The grand opening of the Modern Methods of Construction Centre at Stamford College was celebrated among local dignitaries, stakeholders, Inspire Education Group (IEG) staff and Stamford College students, in a ceremony that recognised the wealth of opportunities conceived from the £3.3 million facility.

The 900 sq m upgrade to the College’s existing facilities, which was designed by Waterland Architects and built by Lindum, comes after substantial growth in recent student applications; around fifteen per cent more each year.

Jointly funded by the Greater Lincolnshire LEP and Department for Education Post-16 Capital Funding, the Modern Methods of Construction Centre is now the primary learning facility for over 500 additional plumbing, carpentry, brickwork and electrical installation students, working to bridge the estimated 49,000 person skills shortage within the Eastern region.

Pat Doody, outgoing chair of the Greater Lincolnshire LEP, said:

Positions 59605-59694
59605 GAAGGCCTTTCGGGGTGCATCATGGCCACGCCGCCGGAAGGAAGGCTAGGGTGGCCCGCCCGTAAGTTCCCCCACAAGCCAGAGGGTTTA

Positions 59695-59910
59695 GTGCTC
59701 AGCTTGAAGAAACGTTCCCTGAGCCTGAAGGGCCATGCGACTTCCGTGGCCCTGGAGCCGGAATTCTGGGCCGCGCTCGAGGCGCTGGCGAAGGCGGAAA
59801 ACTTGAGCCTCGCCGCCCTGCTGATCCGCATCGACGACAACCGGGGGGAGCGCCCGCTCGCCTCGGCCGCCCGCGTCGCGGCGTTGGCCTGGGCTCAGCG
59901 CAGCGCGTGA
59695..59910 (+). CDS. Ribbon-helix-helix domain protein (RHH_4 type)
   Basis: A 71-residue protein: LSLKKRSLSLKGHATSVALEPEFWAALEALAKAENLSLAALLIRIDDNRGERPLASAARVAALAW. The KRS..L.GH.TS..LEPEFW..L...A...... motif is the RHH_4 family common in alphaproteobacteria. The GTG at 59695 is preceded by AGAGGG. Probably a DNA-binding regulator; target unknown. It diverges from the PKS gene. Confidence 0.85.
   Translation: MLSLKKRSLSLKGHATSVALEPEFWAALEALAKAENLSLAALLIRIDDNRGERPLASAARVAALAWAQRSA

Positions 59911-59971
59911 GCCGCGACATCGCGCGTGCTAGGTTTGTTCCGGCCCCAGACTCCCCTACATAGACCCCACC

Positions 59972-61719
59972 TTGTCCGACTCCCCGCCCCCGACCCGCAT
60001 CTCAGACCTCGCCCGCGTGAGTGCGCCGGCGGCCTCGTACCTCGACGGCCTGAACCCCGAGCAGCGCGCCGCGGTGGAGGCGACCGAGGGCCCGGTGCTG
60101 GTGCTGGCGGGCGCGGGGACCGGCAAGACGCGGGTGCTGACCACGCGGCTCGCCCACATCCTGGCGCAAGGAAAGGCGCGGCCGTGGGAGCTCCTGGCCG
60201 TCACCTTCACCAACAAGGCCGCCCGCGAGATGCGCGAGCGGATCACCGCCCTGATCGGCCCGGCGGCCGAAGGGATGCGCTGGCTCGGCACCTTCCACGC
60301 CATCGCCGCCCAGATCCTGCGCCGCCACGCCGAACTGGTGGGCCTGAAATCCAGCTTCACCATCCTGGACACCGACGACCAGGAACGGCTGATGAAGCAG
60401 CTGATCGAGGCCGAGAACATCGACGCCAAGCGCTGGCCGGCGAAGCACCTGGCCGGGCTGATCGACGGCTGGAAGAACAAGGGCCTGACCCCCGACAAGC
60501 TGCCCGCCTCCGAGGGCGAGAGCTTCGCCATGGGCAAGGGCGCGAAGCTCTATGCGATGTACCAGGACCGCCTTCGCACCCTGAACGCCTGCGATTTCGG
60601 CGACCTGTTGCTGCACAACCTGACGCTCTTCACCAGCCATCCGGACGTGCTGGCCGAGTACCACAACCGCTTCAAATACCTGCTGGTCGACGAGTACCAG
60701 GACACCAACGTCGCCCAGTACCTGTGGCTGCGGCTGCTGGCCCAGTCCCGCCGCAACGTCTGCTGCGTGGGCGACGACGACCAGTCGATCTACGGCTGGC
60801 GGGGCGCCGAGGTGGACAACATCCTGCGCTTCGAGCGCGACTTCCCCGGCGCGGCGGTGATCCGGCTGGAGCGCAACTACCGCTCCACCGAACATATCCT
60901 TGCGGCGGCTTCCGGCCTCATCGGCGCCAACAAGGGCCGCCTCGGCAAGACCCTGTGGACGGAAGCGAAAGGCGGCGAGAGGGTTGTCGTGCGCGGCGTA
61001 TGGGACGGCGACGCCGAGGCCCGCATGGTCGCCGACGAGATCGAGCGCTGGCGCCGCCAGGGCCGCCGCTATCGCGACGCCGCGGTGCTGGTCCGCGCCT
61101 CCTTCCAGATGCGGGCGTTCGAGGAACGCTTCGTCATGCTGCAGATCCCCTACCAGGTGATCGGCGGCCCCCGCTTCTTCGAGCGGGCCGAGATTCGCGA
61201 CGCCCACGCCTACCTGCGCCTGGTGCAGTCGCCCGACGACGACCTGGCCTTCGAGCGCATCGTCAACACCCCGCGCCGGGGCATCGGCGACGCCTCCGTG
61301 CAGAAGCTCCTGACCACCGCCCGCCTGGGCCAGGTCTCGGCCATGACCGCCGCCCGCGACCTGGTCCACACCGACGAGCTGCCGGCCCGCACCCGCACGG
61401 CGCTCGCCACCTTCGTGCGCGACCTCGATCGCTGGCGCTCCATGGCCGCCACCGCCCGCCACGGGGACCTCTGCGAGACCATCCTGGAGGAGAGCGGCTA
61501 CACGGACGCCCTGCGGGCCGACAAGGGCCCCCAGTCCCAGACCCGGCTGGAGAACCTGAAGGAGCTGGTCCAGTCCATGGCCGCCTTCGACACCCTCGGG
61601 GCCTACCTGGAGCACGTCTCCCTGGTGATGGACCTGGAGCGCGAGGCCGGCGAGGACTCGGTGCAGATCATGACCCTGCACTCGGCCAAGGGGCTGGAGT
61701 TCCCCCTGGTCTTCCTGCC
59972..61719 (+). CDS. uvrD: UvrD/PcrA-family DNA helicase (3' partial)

“The LEP’s £2.1m investment in this scheme recognises the need for a skilled workforce in the construction and engineering sectors, responding to the emerging requirements of modern methods of construction.

“Not only will the project create new opportunities for future students, but it will also meet the needs of local employers, address local and regional skills gaps and directly contribute to local, regional and national economies, enabling an innovative and employer-focused curriculum and accommodating forecast high demand.”

The building itself reflects its responsibility to teach and provide learn­ing oppor­tu­ni­ties that reflect the rapid evo­lu­tion of the construc­tion indus­try through automa­tion, car­bon reduc­tion and the increased use of pre­fab­ri­ca­tion.

56 solar panels were installed on the roof as a source of renewable energy within the College, air-source heat pumps heat the building, and its bricks have been sourced from envi­ron­men­tal­ly friend­ly man­u­fac­tur­ers to ensure the car­bon foot­print of the build­ing is min­imised.

The build will now house six retrofit courses, designed to prepare the construction workforce of the future to meet the UK’s legal­ly bind­ing com­mit­ment to be car­bon neu­tral by 2050.

Source: Business East Midlands Link

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